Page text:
Modes of Operation
This document describes the modes of operation available for NVIDIA® BlueField® DPU.
The NVIDIA® BlueField® DPU has several modes of operation:
- DPU mode, or embedded function (ECPF) ownership, where the embedded Arm system controls the NIC's resources and data path (default)
- Zero-trust DPU mode which is an extension of the ECPF ownership with additional restrictions on the host side
- NIC mode where the DPU behaves exactly like an adapter card from the perspective of the external host
This mode, also known as ECPF or embedded mode, is the default mode for the BlueField DPU.
In DPU mode, the NIC resources and functionality are owned and controlled by the embedded Arm subsystem. All network communication to the host flows through a virtual switch control plane hosted on the Arm cores, and only then proceeds to the host. While working in this mode, the DPU is the trusted function managed by the data center and host administrator—to load network drivers, reset an interface, bring an interface up and down, update the firmware, and change the mode of operation on the DPU device.
A network function is still exposed to the host, but it has limited privileges. In particular:
- The driver on the host side can only be loaded after the driver on the embedded side has loaded and completed NIC configuration.
- All ICM (interface configuration memory) is allocated by the ECPF and resides in the embedded host memory.
- The ECPF controls and configures the NIC embedded switch which means that traffic to and from the host interface always lands on the Arm side.
When the server and DPU are initiated, the networking to the host is blocked until the virtual switch on the DPU is loaded. Once it is loaded, traffic to the host is allowed by default.
There are two ways to pass traffic to the host interface: Either using representors to forward traffic to the host (every packet to/from the host would be handled also by the network interface on the embedded Arm side), or push rules to the embedded switch which allows and offloads this traffic.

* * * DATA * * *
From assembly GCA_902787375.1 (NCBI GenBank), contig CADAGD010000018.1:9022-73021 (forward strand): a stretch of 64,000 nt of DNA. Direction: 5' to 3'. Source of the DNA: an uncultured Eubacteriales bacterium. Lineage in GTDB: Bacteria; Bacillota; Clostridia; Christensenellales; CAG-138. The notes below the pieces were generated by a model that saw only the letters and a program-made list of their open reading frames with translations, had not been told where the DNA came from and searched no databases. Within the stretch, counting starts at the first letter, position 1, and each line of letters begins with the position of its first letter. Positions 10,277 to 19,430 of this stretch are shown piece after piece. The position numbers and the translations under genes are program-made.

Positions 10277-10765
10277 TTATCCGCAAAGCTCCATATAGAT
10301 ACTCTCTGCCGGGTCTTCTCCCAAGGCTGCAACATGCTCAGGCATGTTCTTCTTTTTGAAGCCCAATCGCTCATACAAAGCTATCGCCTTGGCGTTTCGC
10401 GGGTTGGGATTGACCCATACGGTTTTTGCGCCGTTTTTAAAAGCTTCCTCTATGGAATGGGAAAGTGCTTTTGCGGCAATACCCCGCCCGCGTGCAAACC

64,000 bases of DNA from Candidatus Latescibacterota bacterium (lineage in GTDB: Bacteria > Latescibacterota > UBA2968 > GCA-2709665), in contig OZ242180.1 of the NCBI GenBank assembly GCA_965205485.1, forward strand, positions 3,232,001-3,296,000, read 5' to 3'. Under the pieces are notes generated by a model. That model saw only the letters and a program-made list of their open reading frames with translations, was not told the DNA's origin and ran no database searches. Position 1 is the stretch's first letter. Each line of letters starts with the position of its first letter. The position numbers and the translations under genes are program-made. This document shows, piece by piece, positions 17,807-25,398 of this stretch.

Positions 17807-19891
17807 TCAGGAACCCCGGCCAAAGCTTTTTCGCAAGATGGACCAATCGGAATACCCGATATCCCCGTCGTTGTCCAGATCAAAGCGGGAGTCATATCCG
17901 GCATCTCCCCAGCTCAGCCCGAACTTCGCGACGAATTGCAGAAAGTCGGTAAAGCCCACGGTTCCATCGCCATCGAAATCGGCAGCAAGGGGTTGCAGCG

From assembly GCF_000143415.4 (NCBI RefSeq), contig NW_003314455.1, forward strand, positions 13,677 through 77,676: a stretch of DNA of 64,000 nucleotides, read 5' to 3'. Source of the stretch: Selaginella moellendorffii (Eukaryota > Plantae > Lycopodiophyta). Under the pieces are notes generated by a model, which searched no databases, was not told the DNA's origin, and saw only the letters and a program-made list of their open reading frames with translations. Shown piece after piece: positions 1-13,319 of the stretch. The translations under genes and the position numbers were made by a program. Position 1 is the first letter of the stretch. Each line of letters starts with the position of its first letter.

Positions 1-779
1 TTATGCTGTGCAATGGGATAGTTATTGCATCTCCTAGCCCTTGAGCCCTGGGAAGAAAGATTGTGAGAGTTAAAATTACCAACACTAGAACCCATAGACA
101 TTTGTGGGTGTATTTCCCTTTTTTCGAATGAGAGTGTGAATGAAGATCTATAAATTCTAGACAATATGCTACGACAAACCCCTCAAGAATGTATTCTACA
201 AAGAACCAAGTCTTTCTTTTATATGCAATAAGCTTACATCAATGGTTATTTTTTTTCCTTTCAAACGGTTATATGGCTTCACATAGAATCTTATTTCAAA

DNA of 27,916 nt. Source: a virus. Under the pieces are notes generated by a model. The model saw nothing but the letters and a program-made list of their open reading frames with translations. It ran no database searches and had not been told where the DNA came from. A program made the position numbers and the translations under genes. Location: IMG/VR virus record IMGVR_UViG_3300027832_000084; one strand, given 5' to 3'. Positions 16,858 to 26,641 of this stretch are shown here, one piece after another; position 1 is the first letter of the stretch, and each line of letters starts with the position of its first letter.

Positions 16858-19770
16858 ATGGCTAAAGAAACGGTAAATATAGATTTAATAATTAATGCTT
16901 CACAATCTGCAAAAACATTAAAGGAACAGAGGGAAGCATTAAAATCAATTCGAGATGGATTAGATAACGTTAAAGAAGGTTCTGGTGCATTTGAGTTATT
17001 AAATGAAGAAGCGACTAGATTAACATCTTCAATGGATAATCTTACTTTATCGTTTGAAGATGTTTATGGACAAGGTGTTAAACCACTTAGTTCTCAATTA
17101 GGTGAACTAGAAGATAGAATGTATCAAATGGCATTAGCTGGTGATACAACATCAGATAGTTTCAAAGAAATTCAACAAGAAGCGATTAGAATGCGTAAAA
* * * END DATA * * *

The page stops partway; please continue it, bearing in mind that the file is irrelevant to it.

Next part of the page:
In DPU mode, OpenSM must be run from the DPU side (not the host side). Also, management tools (e.g., sminfo, ibdev2netdev, ibnetdiscover) can only be run from the DPU side (not from the host side).
Zero-trust mode is a specialization of DPU mode which implements an additional layer of security where the host system administrator is prevented from accessing the DPU from the host. Once zero-trust mode is enabled, the data center administrator should control the DPU entirely through the Arm cores and/or BMC connection instead of through the host. For security and isolation purposes, it is possible to restrict the host from performing operations that can compromise the DPU. The following operations can be restricted individually when changing the DPU host to zero-trust mode:
- Port ownership – the host cannot assign itself as port owner
- Hardware counters – the host does not have access to hardware counters
- Tracer functionality is blocked
- RShim interface is blocked
- Firmware flash is restricted
To enable host restriction:
- Start the MST service.
$ mst start
- Set zero-trust mode. From the Arm side, run:
$ mlxprivhost -d /dev/mst/<device> r --disable_rshim --disable_tracer --disable_counter_rd --disable_port_ownerNote:
Power cycle is required if any
--disable_*flags are used.
To disable host restriction and set the mode to privileged, run:
$ mlxprivhost -d /dev/mst/<device> p
The configuration takes effect immediately.
Power cycle is required when reverting to privileged mode if host restriction has been applied using any
The following instructions presume the DPU to operate in DPU mode. If the DPU is operating in zero-trust mode, please return to DPU mode before continuing.
Before moving to NIC mode, make sure you are operating in DPU mode by running:
host/dpu> sudo mlxconfig -d /dev/mst/mt41692_pciconf0 -e q
- Run the following on the host or Arm:
host/dpu> sudo mlxconfig -d /dev/mst/mt41692_pciconf0 s INTERNAL_CPU_OFFLOAD_ENGINE=1
- Power cycle the host.
- Run the following on the host:
host> sudo mlxconfig -d /dev/mst/mt41692_pciconf0 s INTERNAL_CPU_OFFLOAD_ENGINE=0
- Power cycle the host.
- Access the Arm UEFI menu by pressing the Esc button twice
- Select "Device Manager".
- Select "Network Device List".
- Select the network device that presents the uplink (i.e., select the device with the uplink MAC address).
- Select "NVIDIA Network adapter - $<uplink-mac>".
- Select "BlueField Internal Cpu Configuration".
- To enable NIC mode, set "Internal Cpu Offload Engine" to "Disabled".
- To switch back to DPU mode, set "Internal Cpu Offload Engine" to "Enabled".
In this mode, the ECPFs on the Arm side are not functional but the user is still able to access the Arm system and update
- Run the following from the x86 host side:
$ sudo mst start $ sudo mlxconfig -d /dev/mst/<device> s INTERNAL_CPU_MODEL=1 \ INTERNAL_CPU_PAGE_SUPPLIER=1 \ INTERNAL_CPU_ESWITCH_MANAGER=1 \ INTERNAL_CPU_IB_VPORT0=1 \ INTERNAL_CPU_OFFLOAD_ENGINE=1
- Power cycle the host.
Multi-host is not supported when the DPU is operating in NIC mode.
To obtain firmware BINs for NVIDIA® BlueField®-2 devices, refer to the BlueField-2 firmware download page.
To switch from NIC mode back to DPU mode:
- Install and start the RShim driver on the host.
- Disable NIC mode. Run:
$ sudo mst start $ sudo mlxconfig -d /dev/mst/<device> s INTERNAL_CPU_MODEL=1 \ INTERNAL_CPU_PAGE_SUPPLIER=0 \ INTERNAL_CPU_ESWITCH_MANAGER=0 \ INTERNAL_CPU_IB_VPORT0=0 \ INTERNAL_CPU_OFFLOAD_ENGINE=0Note:
INTERNAL_CPU_RSHIM=1, then make sure to configure
INTERNAL_CPU_RSHIM=0as part of the
- Power cycle the host.
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